Serology is a science that has become outdated but helped prosecutors narrow down suspects. It ultimately led to the development of DNA testing, the culprit for its demise. Edmund Locard was the innovator behind the concept of trace evidence and how particles can be compared microscopically to help in crime solving. All of these aspects of forensics potentially led to the development of DNA testing and laid the groundwork for future expansion.
From cases such as OJ Simpson to Chandra Levy, DNA profiling also called DNA fingerprinting or DNA typing has played a major role in the criminal justice system. The law enforcement community uses DNA profiling to rule out or identify suspects. Unlike hair microscopy, bite mark comparisons, shoe print comparisons, and firearm tool mark analysis, DNA typing has been developed through massive scientific research and has undergone meticulous scientific evaluation (Innocence Project). DNA is a foolproof method of identifying a perpetrator of a crime. Like fingerprints, DNA is unique, with the exception of identical twins; no two people have the same DNA.
Now DNA forensics can expose a person’s gender, race, susceptibility to diseases, and even propensity for high aggression or drug abuse (Butler, 2011). More importantly, the certainty of DNA evidence is extremely powerful in court. Astounded at this technology’s almost perfect accuracy, the FBI changed the name of its Serology Unit to the DNA Analysis Unit in 1988 when they began accepting requests for DNA comparisons (Using DNA to Solve Crimes, 2014). There are thirteen standard tandem repeats used in modern forensics, and together these sequences create a DNA profile. Except in the case of identical twins, the probability that two people have the same genetic code at all thirteen core loci is less than one in one trillion (Jones, 2004).
Advances in Science and Genetic Research have significantly impacted the criminal justice system. With the development of programs aimed at utilizing biological or genetic samples collected from potential suspects of a crime, investigators are able to compare the samples against samples collected from the crime scene. One of the most widely-known programs, the Combined Deoxyribonucleic Acid Index System (CODIS), was developed as a law enforcement resource to compare new samples of Deoxyribonucleic Acid (DNA) against the registered DNA samples of “convicted offenders, unsolved crime scene evidence, and missing persons across local, State, and national databases” (Office of Justice Programs, 2011). Scientific and government research identifies the program’s efficacy is a result of the increasing number of criminal case closures from cross-referencing suspect DNA samples against samples in the DNA database. Alternately, there is equal concern for the efficiency and effectiveness of utilizing the CODIS program in criminal investigations, based on the overwhelming backlog of collected and unregistered samples.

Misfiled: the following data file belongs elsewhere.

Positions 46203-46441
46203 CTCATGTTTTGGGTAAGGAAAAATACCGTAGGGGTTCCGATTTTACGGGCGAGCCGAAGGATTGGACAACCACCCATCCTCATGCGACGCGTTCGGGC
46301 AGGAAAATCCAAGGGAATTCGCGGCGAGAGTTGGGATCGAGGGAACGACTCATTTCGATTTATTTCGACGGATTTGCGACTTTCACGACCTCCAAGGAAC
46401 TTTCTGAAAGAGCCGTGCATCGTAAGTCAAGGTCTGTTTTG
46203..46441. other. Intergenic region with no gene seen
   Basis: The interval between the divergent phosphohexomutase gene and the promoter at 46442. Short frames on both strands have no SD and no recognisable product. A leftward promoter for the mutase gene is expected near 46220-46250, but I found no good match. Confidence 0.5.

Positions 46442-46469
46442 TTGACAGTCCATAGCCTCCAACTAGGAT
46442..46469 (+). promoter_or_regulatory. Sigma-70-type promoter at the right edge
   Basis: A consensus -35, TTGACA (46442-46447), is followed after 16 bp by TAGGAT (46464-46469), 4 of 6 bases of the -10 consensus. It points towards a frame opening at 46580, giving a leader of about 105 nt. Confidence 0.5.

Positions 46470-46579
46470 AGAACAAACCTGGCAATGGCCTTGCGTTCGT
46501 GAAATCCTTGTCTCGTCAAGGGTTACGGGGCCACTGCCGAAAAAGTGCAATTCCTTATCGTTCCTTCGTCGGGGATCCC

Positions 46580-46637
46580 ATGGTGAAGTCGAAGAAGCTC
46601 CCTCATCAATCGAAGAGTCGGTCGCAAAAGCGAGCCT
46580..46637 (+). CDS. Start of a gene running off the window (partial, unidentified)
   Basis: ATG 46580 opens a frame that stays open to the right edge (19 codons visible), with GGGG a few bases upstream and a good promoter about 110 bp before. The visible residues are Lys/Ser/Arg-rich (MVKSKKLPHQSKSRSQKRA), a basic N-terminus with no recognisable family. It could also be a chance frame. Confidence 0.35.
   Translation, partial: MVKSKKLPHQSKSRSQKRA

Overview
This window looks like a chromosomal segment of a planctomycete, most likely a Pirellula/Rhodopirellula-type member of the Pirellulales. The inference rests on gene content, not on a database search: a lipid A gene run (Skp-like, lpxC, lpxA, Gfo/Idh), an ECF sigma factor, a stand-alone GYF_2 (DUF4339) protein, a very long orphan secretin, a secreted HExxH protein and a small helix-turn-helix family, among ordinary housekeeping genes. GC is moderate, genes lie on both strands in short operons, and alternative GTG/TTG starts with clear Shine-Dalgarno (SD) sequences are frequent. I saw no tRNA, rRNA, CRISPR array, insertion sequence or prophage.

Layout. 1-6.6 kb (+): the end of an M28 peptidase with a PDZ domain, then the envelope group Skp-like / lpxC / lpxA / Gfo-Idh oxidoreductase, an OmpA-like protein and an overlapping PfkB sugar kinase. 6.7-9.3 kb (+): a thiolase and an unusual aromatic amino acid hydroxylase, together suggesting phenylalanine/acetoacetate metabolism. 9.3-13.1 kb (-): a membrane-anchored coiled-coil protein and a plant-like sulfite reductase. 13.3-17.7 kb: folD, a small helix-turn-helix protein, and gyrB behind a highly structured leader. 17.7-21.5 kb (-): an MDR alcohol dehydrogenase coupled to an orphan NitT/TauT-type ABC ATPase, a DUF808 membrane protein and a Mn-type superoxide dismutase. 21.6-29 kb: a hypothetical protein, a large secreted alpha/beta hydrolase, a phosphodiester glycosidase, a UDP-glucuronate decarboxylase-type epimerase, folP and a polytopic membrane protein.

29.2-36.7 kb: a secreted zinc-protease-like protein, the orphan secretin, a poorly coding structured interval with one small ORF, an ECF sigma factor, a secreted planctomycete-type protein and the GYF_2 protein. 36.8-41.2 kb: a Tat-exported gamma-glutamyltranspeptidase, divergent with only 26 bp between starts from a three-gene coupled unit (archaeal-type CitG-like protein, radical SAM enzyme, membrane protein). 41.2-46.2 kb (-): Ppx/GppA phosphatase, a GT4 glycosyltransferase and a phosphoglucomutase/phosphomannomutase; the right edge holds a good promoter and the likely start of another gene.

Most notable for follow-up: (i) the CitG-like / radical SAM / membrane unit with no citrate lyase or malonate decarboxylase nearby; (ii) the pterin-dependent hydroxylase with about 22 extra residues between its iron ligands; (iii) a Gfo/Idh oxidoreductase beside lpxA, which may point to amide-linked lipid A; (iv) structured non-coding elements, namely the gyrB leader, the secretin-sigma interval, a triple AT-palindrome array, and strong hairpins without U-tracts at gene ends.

Introduction Identification of an individual as the source of a DNA profile in a criminal case using the PCR method has become a reliable tool investigators use. The profiles generated for forensic purposes gives important information about the questions revolving around who’s DNA is found at a ... ... middle of paper ... ... amount of product from inhibited DNA. The samples will then be amplified using the ABI Prism 7000 and analyzed using the 3130 Genetic Analyzer. Statistics The proposed study data set is a repeated measurement of the same thing and can be described as ordinal data which describes categories with importance in order. The purification methods can be ranked from providing the most to least STR DNA data.
DNA Testing and the Conviction of Criminals There have been many incidents where cases have needed a solid prosecution in order to convict the defendant in a murder or rape case. This is where DNA Testing comes in to help. By taking a DNA test, a person can be found guilty or not guilty. If a person claims they have been raped there can be a sperm sample taken from the suspect in order to prove that he is guilty or not. In addition, in a murder case there can be blood taken from the suspect so they can tell of his innocence.
Victimology requires the investigator to create a profile of the victim, which in turn can give clues as to the identity of the cri... ... middle of paper ... ...ems that could be wrong with the criminal. All in all, these elements in criminal profiling have helped it become what it is today. Works Cited Turvey, Brent. Criminal Profiling: An Introduction to Behavioral Evidence Analysis. 2nd.
All states collect DNA from convicted felony offenders, but many have passed bills t... ... middle of paper ... .../billtext.xpd?bill=h111-4614 Kravets, D. (2010). Wired. Retrieved from Obama Supports DNA Sampling Upon Arrest: http://www.wired.com/threatlevel/2010/03/obama-supports-dna-sampling-upon-arrest/ Office of the Inspector General. (2010). Review of the Federal Bureau of Investigation Laboratory’s Forensic DNA Case Backlog.
Is creating a policy in the United States that demand DNA from suspects helps in finding subsequent criminals or is it just leading to a track and trace policy? The Collection and Retention of DNA The collection of DNA in an investigation is used most often to determine who the perpetrator(s) might be in a crime. There has been a rapid growth since its inception and legal and ethical issues have arisen. In the Double –Helix Double-Edged ... ... middle of paper ... ...he Council of Europe on The European Convention on Human Rights and its Five Protocols. This document encompasses the Preamble and Articles on Human Rights laws.